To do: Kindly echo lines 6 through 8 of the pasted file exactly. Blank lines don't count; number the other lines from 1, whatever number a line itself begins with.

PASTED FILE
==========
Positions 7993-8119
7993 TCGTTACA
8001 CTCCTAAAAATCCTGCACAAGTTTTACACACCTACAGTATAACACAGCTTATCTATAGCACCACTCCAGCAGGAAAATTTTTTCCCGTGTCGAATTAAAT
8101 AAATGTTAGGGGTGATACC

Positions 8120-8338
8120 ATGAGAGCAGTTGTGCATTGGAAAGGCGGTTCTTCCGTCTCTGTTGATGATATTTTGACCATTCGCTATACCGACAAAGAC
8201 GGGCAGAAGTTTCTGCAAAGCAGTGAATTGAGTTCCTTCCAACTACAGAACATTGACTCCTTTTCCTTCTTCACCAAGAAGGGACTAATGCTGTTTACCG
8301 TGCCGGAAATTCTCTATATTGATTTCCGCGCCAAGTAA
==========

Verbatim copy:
8120 ATGAGAGCAGTTGTGCATTGGAAAGGCGGTTCTTCCGTCTCTGTTGATGATATTTTGACCATTCGCTATACCGACAAAGAC
8201 GGGCAGAAGTTTCTGCAAAGCAGTGAATTGAGTTCCTTCCAACTACAGAACATTGACTCCTTTTCCTTCTTCACCAAGAAGGGACTAATGCTGTTTACCG
8301 TGCCGGAAATTCTCTATATTGATTTCCGCGCCAAGTAA